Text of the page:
Court proposes ‘probationary period’ for special education oversight; SPLC objects

A federal judge presiding over a seven-year-old consent decree meant to improve special education services in New Orleans says it’s time to end court-mandated oversight of city charter schools. But attorneys with the Southern Poverty Law Center — which filed the lawsuit that led to the consent decree more than a decade ago — say the local school system is not ready.

A plan suggested by US District Court Judge Jay Zainey would in effect allow the defendants — the Orleans Parish School Board and the Louisiana Department of Education — to follow their own internal special education protocols without monitor oversight.

The independent monitors currently evaluate how well the district and state provide special education services through a series of metrics, including how many students are diagnosed with special education needs each year and how many service minutes are provided. Then the state provides a more in-depth overview of the lowest performing schools. The monitors also have access to the internal metrics of the district and state use to select those schools.

During the “probationary period” proposed by Zainey — which could lead to an exit from the consent decree — current monitoring would cease. However, the judge could allow monitors to evaluate whether the district and state are following self-monitoring and evaluation plans they submitted to the court last year.

SPLC attorney Lauren Winkler told The Lens that both the city and state’s monitoring plans are more reactive than proactive, failing to provide a strategy to prevent violations of federal special education law at local public schools.

“They are really kind of a recitation, from our perspective, of their policies that are already in place,” she said.

Winkler said an identified problem at a school has almost always been what has prompted on-the-ground action.

“Statewide, the onsite monitoring is almost exclusively due to the consent judgment from what we can tell.”

The group also objects to ending independent monitoring without having given the monitor a chance to evaluate the impact of COVID-related disruptions to special education services. The most recent report from the court-appointed independent monitor, submitted in January, is based on two-year-old data. Any change in monitoring should not go forward until data from the last two school years has been analyzed and submitted, they argue, especially in light of COVID-19’s impacts on learning overall and students with disabilities in particular.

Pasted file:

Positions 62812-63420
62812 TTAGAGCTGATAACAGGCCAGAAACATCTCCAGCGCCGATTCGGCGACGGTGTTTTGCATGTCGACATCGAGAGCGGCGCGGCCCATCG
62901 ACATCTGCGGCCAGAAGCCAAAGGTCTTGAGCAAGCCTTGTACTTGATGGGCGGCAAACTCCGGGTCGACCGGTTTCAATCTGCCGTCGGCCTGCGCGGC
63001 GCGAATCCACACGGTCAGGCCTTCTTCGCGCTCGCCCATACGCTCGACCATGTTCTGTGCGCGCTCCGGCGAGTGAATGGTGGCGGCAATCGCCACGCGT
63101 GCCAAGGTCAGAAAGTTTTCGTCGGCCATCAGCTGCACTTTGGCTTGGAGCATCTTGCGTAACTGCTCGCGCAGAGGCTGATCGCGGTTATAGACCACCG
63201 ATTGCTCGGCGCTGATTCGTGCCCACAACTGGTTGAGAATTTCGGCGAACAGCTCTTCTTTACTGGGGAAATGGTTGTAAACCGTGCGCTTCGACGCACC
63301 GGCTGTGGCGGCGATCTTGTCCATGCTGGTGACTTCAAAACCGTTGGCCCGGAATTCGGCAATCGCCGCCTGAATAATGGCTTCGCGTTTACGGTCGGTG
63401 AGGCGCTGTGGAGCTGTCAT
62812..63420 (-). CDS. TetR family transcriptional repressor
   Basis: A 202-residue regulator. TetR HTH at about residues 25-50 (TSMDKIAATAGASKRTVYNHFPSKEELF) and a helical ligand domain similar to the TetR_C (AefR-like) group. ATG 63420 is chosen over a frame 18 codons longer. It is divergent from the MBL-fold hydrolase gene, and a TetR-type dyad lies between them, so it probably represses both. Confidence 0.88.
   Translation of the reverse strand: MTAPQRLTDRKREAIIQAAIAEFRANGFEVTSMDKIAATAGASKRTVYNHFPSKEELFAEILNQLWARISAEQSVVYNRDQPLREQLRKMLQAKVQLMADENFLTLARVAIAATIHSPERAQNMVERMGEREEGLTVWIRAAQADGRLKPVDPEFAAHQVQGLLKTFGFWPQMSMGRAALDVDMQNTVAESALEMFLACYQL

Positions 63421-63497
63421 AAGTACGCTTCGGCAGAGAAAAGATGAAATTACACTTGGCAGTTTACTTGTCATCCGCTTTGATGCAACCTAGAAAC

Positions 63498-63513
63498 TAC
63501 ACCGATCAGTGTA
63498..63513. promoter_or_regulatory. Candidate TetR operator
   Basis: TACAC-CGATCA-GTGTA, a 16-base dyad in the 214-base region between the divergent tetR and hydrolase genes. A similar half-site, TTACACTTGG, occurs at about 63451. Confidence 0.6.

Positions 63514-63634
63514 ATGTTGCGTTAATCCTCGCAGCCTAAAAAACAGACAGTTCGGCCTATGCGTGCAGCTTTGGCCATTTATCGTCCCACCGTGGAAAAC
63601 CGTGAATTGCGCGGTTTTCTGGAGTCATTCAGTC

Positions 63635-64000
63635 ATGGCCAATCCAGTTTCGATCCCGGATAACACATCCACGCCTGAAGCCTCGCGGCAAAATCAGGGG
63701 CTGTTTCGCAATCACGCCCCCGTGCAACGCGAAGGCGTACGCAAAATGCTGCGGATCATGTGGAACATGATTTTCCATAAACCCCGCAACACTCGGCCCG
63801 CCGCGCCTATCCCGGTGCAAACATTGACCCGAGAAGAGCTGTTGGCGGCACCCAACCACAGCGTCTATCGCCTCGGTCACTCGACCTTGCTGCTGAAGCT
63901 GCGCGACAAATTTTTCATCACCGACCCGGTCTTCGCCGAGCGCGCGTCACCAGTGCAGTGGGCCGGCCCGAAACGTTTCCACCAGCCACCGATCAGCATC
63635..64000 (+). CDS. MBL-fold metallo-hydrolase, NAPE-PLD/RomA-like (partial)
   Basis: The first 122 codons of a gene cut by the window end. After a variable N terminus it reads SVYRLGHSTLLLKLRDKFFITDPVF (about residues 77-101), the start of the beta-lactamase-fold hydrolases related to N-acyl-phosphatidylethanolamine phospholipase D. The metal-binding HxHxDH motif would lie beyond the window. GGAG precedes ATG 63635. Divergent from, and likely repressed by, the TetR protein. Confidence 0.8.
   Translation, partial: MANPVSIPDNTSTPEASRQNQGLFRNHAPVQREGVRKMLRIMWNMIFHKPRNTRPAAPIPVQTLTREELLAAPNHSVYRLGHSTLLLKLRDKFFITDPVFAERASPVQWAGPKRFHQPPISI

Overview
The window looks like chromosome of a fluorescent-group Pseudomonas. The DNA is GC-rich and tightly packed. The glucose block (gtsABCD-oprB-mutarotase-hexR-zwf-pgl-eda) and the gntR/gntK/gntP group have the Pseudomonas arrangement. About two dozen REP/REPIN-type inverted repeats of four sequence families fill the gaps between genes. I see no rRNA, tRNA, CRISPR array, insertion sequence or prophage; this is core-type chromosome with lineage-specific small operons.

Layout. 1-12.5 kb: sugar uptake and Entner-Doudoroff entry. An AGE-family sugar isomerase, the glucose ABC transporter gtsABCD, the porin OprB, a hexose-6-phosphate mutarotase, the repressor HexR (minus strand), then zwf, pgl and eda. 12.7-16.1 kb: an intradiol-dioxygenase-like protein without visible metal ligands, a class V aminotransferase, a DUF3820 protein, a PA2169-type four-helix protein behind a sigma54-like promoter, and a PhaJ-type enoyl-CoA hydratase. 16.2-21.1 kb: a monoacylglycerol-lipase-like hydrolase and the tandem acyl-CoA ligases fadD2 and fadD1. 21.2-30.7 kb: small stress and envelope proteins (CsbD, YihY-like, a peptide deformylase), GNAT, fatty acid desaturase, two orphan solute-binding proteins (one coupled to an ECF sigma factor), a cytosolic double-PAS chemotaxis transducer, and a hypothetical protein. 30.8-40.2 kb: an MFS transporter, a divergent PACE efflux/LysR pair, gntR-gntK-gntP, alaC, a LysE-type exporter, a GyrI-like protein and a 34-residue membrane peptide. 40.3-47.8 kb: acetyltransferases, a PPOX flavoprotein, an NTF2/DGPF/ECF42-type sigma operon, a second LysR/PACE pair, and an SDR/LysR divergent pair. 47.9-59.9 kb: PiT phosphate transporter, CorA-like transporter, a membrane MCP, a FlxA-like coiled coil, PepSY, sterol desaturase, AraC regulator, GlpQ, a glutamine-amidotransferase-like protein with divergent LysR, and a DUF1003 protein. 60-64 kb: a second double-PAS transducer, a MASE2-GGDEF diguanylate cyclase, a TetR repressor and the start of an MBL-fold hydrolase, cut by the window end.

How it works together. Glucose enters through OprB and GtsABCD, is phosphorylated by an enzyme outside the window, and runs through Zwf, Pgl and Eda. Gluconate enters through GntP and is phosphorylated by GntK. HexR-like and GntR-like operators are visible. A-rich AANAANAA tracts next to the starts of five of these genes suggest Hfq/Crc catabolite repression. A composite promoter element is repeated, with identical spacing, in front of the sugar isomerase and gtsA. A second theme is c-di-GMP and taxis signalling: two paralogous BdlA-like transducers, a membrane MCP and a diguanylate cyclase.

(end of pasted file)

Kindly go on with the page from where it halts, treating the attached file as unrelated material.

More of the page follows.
“We really haven’t seen anything from the two years that students’ education has been really disrupted,” Winker said in an interview.

The Southern Poverty Law Center originally filed the class-action suit that led to the consent decree in 2010 on behalf of 10 families alleging that the city’s charter schools were admitting too few special-needs students and failing to provide proper services to the ones they did enroll While the suit initially targeted the Louisiana Department of Education, which at the time ran dozens of charter schools in New Orleans through the Recovery School District, the Orleans Parish School Board — which is now responsible for the overwhelming majority of city charter schools — later joined as a defendant.

The consent decree, proposed in late 2014 and approved in early 2015, laid out a series of metrics — measuring things like how many special education students are enrolled at each school and how much time special education students spend using required services — used to red- flag certain schools for more intensive monitoring.

There have previously been problems with the monitoring program. In 2017 and 2018, the state Department of Education mistakenly selected 10 schools that didn’t actually meet the criteria for monitoring, meaning other schools that should have been more closely scrutinized were passed over. And still, the department discovered problems at those schools.

Now, as the state and NOLA Public Schools seek to exit the consent decree, nine of the district’s roughly 80 schools are still under corrective action plans issued by the state for special education deficiencies. District officials say they continue to monitor them. Separately, the district has flagged two city schools for failing to provide adequate special education services.

LDOE spokesman Matt Johnson said the state does not comment on pending litigation.

Asked if the district had any comment on the proposition, NOLA Public Schools district spokesman Rich Rainey said the district continues to work with the state and SPLC.

“The OPSB has and continues to work cooperatively with State defendants and plaintiffs’ counsel to implement the Consent Judgment,” Rainey wrote. “This work includes actions to bring ultimate closure to the Consent Judgment.”

Early this month, Zainey denied Winkler’s request to formally submit an objection to the court’s recommendation for a probationary period. Winkler said the organization stands by the objection.

“SPLC objected to the suggested probationary period to suspend independent monitoring for Defendants,” she wrote in an email last week. “Independent monitoring should be up-to-date before determining next steps in this case.”

“SPLC is looking forward to the two most recent years (2020-2021 and 2021-2022) of independent monitoring reports in Orleans Parish schools.”

The Southern Poverty Law Center has a phone hotline and an email address where families can reach us to report issues they are experiencing in Orleans Parish schools that may be related to the case, commonly known as PB: pbvbrumley@splcenter.org and 504-533 -4121.

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